In May, 2009, three fresh-faced teenagers, Piero Barone (now 18), Ignazio Boschetto (17), and Gianluca Ginoble (17), appeared on the popular Italian talent show Ti Lascio Una Canzone and dazzled television viewers with their flawless rendition of the Neapolitan standard “O Sole Mio.” The boys decided their group needed a name. IL VOLO means "flight" in Italian. When asked why the boys chose this name they said “the music makes us fly".
Fast forward to August, 2012. Il Volo has just been chosen to open eight shows for the legendary Barbra Streisand. But the Streisand dates, really, are just another peak since Il Volo spread their wings after appearing on that talent show.
In short order, the trio, managed by Michele Torpedine (clients also include Andrea Bocelli and Italian rock star Zucchero) and Oscar nominated singer/producer/composer Tony Renis, signed a worldwide recording contract with Universal Music Group. They also became the first Italian artists to sign with Geffen Records in the U.S.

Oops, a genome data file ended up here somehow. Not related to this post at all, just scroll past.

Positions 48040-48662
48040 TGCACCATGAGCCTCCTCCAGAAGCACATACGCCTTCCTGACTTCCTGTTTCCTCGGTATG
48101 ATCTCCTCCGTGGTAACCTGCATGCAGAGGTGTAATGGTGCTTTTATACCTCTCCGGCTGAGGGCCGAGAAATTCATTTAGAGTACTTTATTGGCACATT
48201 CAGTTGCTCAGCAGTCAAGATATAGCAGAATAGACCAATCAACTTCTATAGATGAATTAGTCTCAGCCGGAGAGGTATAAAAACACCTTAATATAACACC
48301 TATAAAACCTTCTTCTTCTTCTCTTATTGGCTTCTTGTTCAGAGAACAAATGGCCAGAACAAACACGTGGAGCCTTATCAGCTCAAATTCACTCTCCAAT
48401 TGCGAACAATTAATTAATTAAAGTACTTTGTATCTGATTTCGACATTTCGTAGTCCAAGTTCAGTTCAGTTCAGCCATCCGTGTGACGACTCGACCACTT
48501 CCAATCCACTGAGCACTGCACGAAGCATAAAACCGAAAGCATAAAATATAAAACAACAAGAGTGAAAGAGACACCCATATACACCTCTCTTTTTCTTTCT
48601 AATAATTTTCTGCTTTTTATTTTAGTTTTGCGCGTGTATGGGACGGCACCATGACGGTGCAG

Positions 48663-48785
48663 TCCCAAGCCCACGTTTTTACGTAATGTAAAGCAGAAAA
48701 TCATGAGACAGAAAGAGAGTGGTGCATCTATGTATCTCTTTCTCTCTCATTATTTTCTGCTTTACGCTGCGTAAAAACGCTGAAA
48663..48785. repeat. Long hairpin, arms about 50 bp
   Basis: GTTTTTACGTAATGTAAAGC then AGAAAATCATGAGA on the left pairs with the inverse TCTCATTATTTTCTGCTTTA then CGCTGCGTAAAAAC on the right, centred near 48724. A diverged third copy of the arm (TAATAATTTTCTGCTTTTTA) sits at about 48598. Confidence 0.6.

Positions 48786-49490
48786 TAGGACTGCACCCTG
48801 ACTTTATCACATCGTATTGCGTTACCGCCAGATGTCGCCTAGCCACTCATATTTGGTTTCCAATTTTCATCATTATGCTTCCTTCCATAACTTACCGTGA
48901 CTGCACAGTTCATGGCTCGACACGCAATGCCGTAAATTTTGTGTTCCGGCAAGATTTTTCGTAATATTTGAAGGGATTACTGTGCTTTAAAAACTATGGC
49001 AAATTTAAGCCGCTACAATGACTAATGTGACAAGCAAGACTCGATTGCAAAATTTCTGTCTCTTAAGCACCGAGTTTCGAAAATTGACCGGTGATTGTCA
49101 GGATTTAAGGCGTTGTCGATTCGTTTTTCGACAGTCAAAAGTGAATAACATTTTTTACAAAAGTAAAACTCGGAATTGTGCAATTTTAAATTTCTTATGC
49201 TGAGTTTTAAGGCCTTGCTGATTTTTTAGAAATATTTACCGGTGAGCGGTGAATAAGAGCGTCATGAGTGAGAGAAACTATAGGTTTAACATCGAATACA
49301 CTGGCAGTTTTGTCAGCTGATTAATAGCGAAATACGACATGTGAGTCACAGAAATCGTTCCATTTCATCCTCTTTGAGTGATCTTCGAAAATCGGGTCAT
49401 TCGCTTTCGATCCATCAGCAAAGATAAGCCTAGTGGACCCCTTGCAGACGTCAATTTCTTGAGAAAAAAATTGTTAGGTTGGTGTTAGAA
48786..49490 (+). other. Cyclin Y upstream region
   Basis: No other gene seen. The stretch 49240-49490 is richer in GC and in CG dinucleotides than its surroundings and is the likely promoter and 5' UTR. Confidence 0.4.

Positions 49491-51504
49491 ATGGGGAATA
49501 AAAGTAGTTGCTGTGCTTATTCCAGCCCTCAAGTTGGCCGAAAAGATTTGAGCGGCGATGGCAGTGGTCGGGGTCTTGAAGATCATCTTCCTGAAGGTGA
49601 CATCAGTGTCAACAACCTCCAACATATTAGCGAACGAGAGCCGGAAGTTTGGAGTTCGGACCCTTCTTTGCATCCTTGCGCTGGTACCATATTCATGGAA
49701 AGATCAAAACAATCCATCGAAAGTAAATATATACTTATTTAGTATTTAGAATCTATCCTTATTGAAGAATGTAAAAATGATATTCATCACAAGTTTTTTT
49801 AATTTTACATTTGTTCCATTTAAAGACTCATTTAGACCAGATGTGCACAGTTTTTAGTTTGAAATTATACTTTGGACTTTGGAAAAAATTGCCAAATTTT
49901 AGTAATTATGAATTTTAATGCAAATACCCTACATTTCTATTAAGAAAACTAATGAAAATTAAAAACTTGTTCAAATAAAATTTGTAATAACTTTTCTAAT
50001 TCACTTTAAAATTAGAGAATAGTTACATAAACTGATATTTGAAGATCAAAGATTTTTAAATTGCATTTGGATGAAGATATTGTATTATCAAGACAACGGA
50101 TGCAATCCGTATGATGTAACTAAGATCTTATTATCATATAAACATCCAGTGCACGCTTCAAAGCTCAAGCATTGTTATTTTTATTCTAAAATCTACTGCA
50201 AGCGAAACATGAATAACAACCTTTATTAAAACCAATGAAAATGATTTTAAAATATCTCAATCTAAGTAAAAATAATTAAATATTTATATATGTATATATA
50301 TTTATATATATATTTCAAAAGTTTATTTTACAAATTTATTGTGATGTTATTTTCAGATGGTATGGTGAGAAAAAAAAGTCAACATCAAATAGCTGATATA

Their self-titled debut album IL VOLO was recorded in Los Angeles and Rome, as well as at London’s famed Abbey Road Studios; Renis produced it with veteran producer Humberto Gatica (Andrea Bocelli, Josh Groban, and Celine Dion). It showcased the three young singers’ astonishing vocal talent and interpretive gifts within a context of both classic and new compositions: “O Sole Mio,” “Il Mondo,” “E Più Ti Penso” (a medley of Ennio Morricone songs from the soundtracks to Once Upon a Time in America and Malena), “El Reloj” (a brand-new song sung in Spanish), “Smile” (written by Charlie Chaplin for his film Modern Times and later popularized by Nat King Cole), “Notte Stellata/The Swan” (from the well-known musical theme composed by French composer Camille Saint-Saëns), “La Luna Hizo Esto” and “Painfully Beautiful” (both written specially for Il Volo by multi-platinum songwriter Diane Warren), “Per Te” (written by multiple Grammy Award-winning songwriter/producer Walter Afanasieff), “This Time” (a new song written by Michelle Lewis) and “Un Amore Così Grande” (a classic from the late ’70s Italian music tradition).